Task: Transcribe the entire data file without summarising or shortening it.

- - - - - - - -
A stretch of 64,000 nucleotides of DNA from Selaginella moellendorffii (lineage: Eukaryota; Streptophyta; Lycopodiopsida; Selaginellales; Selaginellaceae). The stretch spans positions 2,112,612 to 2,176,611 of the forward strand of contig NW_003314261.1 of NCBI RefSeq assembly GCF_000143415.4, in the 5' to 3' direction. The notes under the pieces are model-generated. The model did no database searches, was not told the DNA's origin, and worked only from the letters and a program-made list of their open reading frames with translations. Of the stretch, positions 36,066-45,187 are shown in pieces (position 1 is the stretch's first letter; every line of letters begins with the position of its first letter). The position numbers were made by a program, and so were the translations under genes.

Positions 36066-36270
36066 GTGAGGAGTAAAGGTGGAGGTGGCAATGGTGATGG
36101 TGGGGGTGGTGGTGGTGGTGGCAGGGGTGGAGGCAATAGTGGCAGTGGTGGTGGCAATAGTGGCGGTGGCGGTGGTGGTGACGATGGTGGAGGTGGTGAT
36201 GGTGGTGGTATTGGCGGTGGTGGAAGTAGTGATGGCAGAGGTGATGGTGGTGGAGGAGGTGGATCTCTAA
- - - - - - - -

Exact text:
A stretch of 64,000 nucleotides of DNA from Selaginella moellendorffii (lineage: Eukaryota; Streptophyta; Lycopodiopsida; Selaginellales; Selaginellaceae). The stretch spans positions 2,112,612 to 2,176,611 of the forward strand of contig NW_003314261.1 of NCBI RefSeq assembly GCF_000143415.4, in the 5' to 3' direction. The notes under the pieces are model-generated. The model did no database searches, was not told the DNA's origin, and worked only from the letters and a program-made list of their open reading frames with translations. Of the stretch, positions 36,066-45,187 are shown in pieces (position 1 is the stretch's first letter; every line of letters begins with the position of its first letter). The position numbers were made by a program, and so were the translations under genes.

Positions 36066-36270
36066 GTGAGGAGTAAAGGTGGAGGTGGCAATGGTGATGG
36101 TGGGGGTGGTGGTGGTGGTGGCAGGGGTGGAGGCAATAGTGGCAGTGGTGGTGGCAATAGTGGCGGTGGCGGTGGTGGTGACGATGGTGGAGGTGGTGAT
36201 GGTGGTGGTATTGGCGGTGGTGGAAGTAGTGATGGCAGAGGTGATGGTGGTGGAGGAGGTGGATCTCTAA